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A clear case of family neglect

PUBLISHED: 10:48 20 February 2009 | UPDATED: 22:33 05 July 2010

NEWBORN Maisie Roxanne was brandished as a trophy, dressed like a doll in a pink striped babygro emblazoned with bright pink lettering "I love my Mummy and Daddy".

NEWBORN Maisie Roxanne was brandished as a trophy, dressed like a doll in a pink striped babygro emblazoned with bright pink lettering “I love my Mummy and Daddy”.

I wonder how she'll feel about those words, the photo and her parents named on her birth certificate in 15 years' time.

“Mummy”, wearing her school uniform for the cameras, was sitting on a bed beside “Daddy” who, according to published NSPCC guidelines, is three years too young to be left to baby-sit an infant. Too young to baby-sit but old enough to father.

Mummy is 15 and Daddy is 13 - but looks far younger - and was 12 apparently when little Maisie was conceived.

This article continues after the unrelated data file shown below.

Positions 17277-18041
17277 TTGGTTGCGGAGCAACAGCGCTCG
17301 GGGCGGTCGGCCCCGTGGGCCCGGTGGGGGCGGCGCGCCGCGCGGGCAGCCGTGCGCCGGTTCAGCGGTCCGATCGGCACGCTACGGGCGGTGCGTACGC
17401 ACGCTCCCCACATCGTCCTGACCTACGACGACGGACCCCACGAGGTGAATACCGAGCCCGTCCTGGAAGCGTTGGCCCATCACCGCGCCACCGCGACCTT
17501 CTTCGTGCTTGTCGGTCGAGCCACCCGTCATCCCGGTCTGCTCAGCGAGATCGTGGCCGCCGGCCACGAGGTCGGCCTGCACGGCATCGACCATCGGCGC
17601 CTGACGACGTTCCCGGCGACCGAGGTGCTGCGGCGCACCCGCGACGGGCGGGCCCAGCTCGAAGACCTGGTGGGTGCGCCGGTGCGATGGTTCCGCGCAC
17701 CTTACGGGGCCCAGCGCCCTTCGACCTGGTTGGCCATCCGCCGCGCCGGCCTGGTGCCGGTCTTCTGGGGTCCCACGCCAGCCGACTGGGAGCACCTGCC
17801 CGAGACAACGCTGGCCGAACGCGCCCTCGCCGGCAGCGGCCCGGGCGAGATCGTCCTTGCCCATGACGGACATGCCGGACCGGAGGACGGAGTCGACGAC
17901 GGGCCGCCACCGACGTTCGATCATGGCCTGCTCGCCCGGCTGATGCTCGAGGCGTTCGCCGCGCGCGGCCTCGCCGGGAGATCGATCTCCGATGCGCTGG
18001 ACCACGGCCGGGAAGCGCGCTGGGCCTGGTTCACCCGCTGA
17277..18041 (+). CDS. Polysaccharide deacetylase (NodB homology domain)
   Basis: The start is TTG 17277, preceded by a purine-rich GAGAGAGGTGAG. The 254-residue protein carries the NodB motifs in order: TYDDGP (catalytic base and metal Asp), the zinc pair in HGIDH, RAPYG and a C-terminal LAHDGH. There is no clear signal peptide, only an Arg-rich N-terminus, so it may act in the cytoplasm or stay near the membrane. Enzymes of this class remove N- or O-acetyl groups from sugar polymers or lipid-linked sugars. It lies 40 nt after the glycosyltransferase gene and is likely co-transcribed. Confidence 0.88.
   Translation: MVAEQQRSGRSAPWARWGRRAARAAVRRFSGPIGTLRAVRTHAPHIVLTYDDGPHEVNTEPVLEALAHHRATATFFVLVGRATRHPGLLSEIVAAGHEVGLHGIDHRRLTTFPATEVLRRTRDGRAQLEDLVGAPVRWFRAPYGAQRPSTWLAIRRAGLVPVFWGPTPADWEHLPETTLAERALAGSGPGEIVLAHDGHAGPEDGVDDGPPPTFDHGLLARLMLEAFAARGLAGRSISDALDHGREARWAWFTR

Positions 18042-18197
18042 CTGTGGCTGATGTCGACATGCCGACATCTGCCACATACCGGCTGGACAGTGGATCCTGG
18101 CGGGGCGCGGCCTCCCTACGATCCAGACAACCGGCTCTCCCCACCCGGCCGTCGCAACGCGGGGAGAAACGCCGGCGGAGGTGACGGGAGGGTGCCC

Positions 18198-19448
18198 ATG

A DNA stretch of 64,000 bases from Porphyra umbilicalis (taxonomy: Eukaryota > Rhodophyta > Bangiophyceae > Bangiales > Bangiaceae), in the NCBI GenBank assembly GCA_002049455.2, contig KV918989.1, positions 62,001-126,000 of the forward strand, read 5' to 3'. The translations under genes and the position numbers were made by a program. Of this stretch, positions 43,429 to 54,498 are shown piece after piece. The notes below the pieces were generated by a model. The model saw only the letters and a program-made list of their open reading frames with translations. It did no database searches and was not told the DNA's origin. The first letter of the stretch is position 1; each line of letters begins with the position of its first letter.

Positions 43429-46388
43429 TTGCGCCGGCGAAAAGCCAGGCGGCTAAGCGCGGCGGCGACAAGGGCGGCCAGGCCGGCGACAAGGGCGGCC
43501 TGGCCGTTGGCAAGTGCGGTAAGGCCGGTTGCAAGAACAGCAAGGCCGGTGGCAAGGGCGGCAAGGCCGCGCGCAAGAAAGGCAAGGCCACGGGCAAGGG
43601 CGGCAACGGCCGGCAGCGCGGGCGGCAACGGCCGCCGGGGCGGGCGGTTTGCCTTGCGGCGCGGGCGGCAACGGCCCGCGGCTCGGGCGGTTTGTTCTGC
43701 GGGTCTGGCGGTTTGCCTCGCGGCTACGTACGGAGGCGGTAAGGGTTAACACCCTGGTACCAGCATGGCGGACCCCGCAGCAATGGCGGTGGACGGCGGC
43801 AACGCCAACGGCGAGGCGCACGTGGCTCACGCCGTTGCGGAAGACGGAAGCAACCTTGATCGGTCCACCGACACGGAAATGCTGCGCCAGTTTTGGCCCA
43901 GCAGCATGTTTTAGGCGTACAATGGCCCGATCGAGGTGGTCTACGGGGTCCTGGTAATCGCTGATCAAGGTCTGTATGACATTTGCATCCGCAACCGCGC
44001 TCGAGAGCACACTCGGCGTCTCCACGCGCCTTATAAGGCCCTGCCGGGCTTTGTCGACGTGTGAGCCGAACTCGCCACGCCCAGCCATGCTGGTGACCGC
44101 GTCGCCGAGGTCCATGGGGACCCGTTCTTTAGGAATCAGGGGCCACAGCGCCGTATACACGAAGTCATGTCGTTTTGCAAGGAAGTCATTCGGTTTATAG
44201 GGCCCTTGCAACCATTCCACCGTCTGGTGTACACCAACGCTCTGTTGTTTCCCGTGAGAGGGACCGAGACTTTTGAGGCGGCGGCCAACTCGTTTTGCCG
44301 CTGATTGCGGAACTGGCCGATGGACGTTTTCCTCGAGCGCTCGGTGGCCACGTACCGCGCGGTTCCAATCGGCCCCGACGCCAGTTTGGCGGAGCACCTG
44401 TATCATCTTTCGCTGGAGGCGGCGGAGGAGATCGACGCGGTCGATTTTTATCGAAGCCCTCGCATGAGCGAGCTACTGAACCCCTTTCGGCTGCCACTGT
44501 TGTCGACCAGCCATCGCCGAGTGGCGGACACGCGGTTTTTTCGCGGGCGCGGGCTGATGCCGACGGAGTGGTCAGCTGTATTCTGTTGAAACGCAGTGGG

Most people probably felt physical shock when they first saw the photo of cherubic-faced Alfie with his daughter.

A week-old baby-cum-cash cow for a family of low lives who make Jeremy Kyle's guests look classy.

Within days of that poor little girl's birth, the baby parents were hawked around the media on offer to the highest bidder by a collection of parents - I've lost count of how many mums, dads, stepparents and children there are between them all.

Alfie's - apparently more absent than active - dad Dennis, who has nine other children, wore an apt devil's mask as he went on his mission hell bent on making a mint for himself out of his little boy's night of adolescent passion.

Feeling sick? It gets worse.

As little Alfie looked like a rabbit in the headlights, two other teenagers staked their claim to Maisie - or a share of the dosh - claiming they could be the father.

In the unseemly melee, Chantelle's mother, as dim as the rest of them, said it was “lovely” Chantelle had had a baby. “Lovely”?

Apparently Alfie was so accustomed to staying the night with Chantelle he kept a spare school uniform at her home.

Morality, appropriateness and everything else aside, one word screams out to sum up this whole story - neglect.

Such an acute level of neglect where was the Nanny state - so keen on interfering, prohibiting and prescribing how we live - when Chantelle, Alfie and a poor newborn were being sold to the highest bidder by the very people who should love and protect them most?